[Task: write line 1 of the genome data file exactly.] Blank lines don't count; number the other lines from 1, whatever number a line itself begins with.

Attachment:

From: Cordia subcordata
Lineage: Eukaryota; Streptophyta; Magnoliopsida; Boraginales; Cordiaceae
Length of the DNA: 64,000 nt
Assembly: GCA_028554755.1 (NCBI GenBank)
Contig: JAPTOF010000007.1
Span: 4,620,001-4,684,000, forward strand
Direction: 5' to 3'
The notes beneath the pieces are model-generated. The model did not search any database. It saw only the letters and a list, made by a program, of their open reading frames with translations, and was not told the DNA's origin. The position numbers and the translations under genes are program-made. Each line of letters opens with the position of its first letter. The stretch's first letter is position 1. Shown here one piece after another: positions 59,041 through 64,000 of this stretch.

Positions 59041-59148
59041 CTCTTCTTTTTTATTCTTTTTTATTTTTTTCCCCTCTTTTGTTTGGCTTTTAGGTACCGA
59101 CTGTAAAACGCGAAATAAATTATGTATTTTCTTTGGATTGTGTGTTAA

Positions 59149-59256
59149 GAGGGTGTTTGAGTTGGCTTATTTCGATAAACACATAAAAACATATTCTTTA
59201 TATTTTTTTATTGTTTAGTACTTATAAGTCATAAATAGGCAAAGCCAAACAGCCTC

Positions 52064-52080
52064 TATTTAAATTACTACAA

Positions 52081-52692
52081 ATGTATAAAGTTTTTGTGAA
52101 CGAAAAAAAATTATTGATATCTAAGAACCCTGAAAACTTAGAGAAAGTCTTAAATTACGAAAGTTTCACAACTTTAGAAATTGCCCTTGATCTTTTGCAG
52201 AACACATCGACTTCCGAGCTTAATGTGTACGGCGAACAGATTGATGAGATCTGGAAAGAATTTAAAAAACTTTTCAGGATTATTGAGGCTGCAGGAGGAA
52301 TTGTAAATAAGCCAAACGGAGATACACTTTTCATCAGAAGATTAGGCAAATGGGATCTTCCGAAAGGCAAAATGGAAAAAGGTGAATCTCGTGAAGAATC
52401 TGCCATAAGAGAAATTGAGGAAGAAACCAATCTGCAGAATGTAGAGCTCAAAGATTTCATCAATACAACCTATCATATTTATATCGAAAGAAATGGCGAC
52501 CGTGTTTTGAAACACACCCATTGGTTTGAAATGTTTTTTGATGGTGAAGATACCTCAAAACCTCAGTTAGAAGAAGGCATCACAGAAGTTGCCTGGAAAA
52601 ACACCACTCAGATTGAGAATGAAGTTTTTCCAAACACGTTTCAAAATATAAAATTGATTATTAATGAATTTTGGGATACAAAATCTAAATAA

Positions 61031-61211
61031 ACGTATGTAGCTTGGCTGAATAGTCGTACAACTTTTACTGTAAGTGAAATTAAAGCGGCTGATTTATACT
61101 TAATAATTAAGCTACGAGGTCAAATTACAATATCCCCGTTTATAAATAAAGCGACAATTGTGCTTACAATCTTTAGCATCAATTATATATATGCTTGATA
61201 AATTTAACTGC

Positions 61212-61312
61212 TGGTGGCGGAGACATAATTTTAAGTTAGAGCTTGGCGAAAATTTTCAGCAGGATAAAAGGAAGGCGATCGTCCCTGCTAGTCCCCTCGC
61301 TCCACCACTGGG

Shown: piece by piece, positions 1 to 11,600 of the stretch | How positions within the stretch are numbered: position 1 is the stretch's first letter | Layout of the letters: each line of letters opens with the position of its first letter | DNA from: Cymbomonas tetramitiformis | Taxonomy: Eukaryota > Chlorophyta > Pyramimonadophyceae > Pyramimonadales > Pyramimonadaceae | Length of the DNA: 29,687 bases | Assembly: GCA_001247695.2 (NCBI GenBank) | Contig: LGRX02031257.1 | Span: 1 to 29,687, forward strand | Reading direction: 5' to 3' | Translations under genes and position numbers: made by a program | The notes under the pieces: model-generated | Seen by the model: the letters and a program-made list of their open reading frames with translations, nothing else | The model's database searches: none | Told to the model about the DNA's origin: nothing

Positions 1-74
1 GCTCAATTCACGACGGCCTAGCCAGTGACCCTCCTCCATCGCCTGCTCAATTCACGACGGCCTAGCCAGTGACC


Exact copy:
From: Cordia subcordata